The Economist: ‘Global fertility has collapsed’

Jun 8, 2023 by

by Michael Cook, MercatorNet:

The world is running out of creative, innovative young people.

The Economist, an oracle for politicians, journalists, and economists everywhere, has turned bearish on the future of humanity. The theme of its latest cover story is that world is running out of people.

Exhibit A in its sombre look at the future of the world economy is a seven-minute mockumentary produced by the Italian baby food manufacturer Plasmon. It’s called “Adamo 2050 | A true story from the future”. “Adam is a special child,” says the narrator. “He’s the last child born in Italy.” The camera pans across empty maternity wards and empty classrooms.

The film exaggerates – there will still be bambini in Italy’s playgrounds in 2050 – but the problem is real. One of the country’s leading demographers, Alessandro Rosina, says in the film that Italy, with a birth rate of 1.24 (2.1 is necessary to maintain the existing level of population), is the first country in the world where there are more grandparents than children.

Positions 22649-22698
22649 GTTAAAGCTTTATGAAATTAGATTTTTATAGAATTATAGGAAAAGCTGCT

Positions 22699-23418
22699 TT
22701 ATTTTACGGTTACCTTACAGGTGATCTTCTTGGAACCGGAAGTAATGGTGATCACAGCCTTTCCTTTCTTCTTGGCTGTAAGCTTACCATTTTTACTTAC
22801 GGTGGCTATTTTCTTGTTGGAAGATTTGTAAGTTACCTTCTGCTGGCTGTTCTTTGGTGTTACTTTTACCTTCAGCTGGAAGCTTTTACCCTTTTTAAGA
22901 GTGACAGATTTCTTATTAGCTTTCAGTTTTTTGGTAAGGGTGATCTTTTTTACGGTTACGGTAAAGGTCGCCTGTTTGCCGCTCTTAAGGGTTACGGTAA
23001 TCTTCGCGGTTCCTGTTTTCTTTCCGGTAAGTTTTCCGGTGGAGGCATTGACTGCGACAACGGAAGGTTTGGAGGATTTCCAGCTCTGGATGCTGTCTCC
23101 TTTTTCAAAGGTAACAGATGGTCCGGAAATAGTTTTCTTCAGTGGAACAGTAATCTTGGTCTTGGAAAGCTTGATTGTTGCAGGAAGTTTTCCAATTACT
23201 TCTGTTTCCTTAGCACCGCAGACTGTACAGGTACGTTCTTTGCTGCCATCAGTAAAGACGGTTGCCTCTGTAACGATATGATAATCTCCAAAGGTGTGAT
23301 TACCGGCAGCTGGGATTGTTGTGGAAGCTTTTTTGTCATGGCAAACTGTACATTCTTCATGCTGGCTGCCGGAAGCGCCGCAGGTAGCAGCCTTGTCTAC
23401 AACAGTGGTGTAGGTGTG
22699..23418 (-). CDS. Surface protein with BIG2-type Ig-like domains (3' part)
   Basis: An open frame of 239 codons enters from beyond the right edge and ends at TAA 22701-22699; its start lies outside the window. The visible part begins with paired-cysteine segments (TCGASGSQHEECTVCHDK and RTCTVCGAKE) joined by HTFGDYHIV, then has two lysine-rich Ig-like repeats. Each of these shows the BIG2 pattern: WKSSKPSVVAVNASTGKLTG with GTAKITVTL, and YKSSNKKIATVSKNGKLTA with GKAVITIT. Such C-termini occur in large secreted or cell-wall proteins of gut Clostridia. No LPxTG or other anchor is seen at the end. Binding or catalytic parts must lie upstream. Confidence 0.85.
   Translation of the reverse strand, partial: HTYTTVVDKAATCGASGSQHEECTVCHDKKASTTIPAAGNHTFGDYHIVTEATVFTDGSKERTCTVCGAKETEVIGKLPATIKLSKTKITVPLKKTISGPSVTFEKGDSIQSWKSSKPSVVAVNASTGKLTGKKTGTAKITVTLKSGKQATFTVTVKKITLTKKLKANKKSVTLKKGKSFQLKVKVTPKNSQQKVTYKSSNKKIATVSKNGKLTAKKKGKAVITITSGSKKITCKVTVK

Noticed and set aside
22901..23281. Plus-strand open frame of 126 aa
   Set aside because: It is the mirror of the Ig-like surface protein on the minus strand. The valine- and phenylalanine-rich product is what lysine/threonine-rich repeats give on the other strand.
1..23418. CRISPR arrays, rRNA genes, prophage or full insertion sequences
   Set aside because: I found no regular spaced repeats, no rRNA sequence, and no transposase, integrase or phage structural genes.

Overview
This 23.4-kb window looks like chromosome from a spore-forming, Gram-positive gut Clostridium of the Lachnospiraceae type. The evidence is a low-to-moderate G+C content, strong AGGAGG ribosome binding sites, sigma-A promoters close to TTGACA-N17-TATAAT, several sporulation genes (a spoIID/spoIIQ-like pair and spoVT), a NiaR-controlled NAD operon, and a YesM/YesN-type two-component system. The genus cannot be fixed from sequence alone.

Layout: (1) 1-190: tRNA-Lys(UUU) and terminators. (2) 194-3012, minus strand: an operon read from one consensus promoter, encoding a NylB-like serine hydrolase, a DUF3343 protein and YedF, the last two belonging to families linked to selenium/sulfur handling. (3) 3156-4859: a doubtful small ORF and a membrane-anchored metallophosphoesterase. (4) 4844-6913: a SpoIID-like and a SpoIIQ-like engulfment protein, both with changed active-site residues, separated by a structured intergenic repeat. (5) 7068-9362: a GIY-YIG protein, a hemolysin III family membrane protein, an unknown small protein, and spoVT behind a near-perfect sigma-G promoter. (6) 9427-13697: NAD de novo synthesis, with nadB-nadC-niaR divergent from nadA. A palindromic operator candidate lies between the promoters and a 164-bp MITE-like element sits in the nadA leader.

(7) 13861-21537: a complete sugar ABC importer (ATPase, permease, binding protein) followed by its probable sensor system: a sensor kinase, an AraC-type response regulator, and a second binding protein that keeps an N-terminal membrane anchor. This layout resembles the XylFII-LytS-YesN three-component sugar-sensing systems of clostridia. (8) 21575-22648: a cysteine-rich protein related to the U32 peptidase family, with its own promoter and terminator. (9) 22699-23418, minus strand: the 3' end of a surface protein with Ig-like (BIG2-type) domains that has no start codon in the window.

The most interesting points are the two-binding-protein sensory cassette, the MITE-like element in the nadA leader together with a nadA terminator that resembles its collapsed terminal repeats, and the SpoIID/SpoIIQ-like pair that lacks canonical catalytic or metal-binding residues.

The Economist’s leader (editorial) declares: “in much of the world the patter of tiny feet is being drowned out by the clatter of walking sticks. The prime examples of ageing countries are no longer just Japan and Italy but also include Brazil, Mexico and Thailand.”

The focus of The Economist’s concerns is, of course, the economy. Prosperity depends on productivity. If there are fewer people, those remaining will have to be more productive and creative. But old folks tend not to be creative.

Read here


Related Posts


Share This